Garnel Ironheart has a post about Birthright Israel's success or lack thereof. A new study shows that almost half of B.I. participants (44%) don't engage in any Jewish activities after they come back. Garnel is even more pessimistic, saying he doubts that even the most committed members of the study (5% participate in 5 Jewish activities or more after coming back) are engaging in religious activities (the example he gives is morning minyan).
First, I think that he's cherry-picking his example-- morning minyan is an activity that Reform and Reconstructionist Judaism do not really emphasize. Even for Conservative Jews, who do have more of an emphasis on morning prayers, depending on your circumstances-- location from shul, school requirements, etc., morning minyan may simply be impossible. A better religious ritual to look at for a simple baseline would be one that is a little less arduous to fulfill-- making it more about personal choice and the person deciding, from their own motivation, that it's something they want to do. Say, lighting Shabbos candles, hosting a seder, or going to Friday night or morning services on Shabbat.
Also, I think it's a mistake to only consider the religious component of Jewish life in whether we determine Birthright to be successful-- as I understand it, the original goal was simply to have young Jews connect more to their Jewish identity, and, presumably, to Israel, Zionism, and the Jewish people in general, none of which can necessarily be measured through religious activities (or "activities" generally). I also think there's a legitimate argument in claiming that Jewish identity is more complex than merely one's religious behavior-- i.e., more religious Jews are not de facto "better" or "more serious" Jews. (I do not expect Orthodox Jews to agree with this perspective, but the beauty of my perspective is that that's ok.)
Moving on to Birthright, I have a few thoughts.
Part of the problem with Birthright is that this generation (people around my age, twentysomethings, and younger) has the capacity to be incredibly materialistic and superficial-- a behavior that is reinforced everyday through media, technology, and everything being shoved at them under the general rubric of "youth culture." This can then be exacerbated by absentee parents who are clueless about how to communicate with, or show affection to, their kids, aside from buying them ever-more-stuff or giving them free rein over their behavior and activities, regardless of whether they are making smart or particularly good decisions.
I wouldn't mind a free trip to Israel, but frankly I'm not interested in going with a bunch of strangers I'm likely to have nothing in common with aside from Jewish parents. In my early teens I went on a student tour to Australia and New Zealand. I was interested in sightseeing and learning more about the local culture; most of my "peers" were interested in getting drunk, buying drugs, and having sex with anyone that seemed the remotest bit interested. (One kid got offended when I told him I would never try heroin and accused me of being "closed-minded.") Needless to say, I did not have the best time.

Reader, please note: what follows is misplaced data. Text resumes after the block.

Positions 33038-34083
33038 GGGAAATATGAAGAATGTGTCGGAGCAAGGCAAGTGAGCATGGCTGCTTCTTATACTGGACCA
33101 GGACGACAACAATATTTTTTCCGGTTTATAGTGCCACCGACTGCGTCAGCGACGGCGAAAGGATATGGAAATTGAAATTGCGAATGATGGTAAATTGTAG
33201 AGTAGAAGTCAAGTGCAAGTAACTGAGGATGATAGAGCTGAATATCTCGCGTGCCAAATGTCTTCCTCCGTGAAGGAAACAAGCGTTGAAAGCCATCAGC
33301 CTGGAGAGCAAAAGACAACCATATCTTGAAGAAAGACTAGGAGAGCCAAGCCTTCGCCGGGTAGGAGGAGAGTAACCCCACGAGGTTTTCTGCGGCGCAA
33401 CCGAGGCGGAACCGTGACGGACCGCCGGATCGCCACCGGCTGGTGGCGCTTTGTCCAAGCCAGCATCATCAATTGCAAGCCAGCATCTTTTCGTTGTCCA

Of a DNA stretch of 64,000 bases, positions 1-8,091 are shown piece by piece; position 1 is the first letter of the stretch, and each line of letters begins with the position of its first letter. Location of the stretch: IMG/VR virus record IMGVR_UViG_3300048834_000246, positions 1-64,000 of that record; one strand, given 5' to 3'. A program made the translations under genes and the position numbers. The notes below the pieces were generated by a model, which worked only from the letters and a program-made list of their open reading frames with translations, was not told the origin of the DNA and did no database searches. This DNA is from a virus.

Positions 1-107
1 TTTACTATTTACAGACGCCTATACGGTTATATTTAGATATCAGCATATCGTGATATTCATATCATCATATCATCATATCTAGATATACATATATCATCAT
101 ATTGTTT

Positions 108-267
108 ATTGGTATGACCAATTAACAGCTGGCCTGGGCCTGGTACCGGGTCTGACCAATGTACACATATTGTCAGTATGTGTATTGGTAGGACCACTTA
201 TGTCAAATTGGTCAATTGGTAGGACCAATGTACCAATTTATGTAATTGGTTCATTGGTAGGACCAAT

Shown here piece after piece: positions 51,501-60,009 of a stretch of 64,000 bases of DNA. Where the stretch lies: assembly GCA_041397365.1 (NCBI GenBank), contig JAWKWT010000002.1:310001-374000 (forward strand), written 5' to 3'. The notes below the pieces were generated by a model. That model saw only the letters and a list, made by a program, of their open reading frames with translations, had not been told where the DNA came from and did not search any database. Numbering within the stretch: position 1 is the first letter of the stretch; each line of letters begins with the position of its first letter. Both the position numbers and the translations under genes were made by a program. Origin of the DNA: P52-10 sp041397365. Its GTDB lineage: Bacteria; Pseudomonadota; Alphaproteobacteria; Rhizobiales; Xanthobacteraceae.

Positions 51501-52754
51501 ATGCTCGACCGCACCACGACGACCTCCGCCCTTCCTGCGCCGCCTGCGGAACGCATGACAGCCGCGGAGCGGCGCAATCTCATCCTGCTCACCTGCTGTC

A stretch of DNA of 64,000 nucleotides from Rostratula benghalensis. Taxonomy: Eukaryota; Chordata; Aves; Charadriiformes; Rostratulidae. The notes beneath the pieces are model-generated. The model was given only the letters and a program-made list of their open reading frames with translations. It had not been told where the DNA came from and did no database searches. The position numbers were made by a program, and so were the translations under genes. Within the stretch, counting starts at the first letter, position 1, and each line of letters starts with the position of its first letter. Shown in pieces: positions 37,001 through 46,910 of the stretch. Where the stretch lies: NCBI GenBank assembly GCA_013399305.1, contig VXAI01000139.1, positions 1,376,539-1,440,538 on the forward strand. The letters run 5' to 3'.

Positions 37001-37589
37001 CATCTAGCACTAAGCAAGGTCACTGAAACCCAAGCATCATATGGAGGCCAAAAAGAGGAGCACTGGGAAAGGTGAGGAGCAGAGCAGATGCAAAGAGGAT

The real issue is that Birthright is trying to justify itself to the parents of the kids who go on its trips, as its their goodwill that help the organization sustain itself-- but it's the kids who are actually going. I suspect Birthright does quite a bit of tightrope walking and doublespeaking when it gives its pitch to different audiences-- they might tell the parents they'll get to see a kibbutz and go the Wailing wall, experience a Shabbos, etc--not only are these fairly unidimensional experiences, which you would not EXPECT to appeal to everyone, they are also nostalgic, superficial representations of what Judaism in Israel has to offer. It's a postcard pitch. At the same time, to hook the kids, they chat up how awesome the bars are, how hot army girls are, etc. More postcards.
In both cases, they're giving very superficial pitches-- we can all agree that Israel is more than just Tel Aviv night clubs or Jerusalem cholent. The size of the organization means they have to try to attract everyone, which also means their standards-- for activities, for staff, and for participants-- suffer. No one is holding them to a higher standard and demanding more.
A much more productive and worthwhile way of doing this would be to try to find different ways of experiencing Israeli and Jewish life, thought and culture (because no, I don't think that merely taking them to Mea Shearim or Mercaz Harav is going to get them a lot of takers) that are actually appealing to young people on an intellectual and personal level, rather than trying to get them to associate Israel with a vapid "good times" tourist experience. If you offer substance and look for people that are serious about it, you get serious takers.
Of course, that's also a lot more work, and wouldn't guarantee the massive turnouts or media presence that Birthright uses to tout its "success."